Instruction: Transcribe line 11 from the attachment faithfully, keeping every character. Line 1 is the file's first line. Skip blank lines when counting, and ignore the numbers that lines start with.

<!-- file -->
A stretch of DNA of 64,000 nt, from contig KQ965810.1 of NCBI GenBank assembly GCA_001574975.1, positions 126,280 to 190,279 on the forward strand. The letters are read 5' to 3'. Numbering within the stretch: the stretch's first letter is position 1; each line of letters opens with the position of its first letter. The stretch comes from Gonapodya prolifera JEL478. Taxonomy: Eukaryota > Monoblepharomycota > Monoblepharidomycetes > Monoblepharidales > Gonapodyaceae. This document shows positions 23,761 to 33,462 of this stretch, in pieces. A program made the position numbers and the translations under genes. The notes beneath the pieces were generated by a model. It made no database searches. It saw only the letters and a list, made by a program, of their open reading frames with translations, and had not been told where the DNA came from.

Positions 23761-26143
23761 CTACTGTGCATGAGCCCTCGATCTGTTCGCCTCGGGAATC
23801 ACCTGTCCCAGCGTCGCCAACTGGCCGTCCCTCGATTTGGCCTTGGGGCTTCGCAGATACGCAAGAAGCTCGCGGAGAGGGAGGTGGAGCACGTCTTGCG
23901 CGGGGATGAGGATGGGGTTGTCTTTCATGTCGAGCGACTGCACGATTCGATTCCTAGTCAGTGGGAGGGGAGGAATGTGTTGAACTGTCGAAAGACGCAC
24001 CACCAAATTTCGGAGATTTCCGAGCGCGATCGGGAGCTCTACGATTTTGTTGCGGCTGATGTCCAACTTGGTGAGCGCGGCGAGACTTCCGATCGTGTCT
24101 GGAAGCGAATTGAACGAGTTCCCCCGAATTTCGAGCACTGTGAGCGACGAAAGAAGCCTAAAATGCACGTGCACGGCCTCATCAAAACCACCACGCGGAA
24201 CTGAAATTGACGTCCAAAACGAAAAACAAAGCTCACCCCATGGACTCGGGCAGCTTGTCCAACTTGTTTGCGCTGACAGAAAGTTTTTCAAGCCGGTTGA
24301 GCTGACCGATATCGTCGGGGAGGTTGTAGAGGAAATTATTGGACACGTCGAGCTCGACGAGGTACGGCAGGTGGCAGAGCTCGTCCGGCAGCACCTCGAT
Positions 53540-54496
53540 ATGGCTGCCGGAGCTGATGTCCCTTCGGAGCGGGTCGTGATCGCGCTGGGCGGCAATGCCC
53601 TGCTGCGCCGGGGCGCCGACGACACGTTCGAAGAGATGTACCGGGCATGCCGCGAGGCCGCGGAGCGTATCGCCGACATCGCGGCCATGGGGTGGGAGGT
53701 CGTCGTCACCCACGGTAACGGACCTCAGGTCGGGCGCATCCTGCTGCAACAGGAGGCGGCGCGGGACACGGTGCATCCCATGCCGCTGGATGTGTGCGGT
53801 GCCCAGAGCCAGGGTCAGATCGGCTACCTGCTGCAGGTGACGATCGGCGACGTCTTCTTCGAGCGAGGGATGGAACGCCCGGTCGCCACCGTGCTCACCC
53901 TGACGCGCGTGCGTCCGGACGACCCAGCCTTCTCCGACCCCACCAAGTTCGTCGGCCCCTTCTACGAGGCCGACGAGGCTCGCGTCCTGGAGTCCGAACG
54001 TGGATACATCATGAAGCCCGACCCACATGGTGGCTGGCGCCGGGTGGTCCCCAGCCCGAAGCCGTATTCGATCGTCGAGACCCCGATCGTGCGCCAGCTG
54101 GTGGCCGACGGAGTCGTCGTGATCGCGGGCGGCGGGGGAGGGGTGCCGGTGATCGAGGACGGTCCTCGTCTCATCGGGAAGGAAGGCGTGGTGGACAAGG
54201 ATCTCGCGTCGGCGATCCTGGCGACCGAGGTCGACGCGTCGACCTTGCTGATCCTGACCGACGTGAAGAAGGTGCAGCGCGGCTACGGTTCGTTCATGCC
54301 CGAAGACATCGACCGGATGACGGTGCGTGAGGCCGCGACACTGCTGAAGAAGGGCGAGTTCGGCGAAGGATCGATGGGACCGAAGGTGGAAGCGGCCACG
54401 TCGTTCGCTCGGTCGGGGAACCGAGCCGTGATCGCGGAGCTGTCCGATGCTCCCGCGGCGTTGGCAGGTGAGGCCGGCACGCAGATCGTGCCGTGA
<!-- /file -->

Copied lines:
53540 ATGGCTGCCGGAGCTGATGTCCCTTCGGAGCGGGTCGTGATCGCGCTGGGCGGCAATGCCC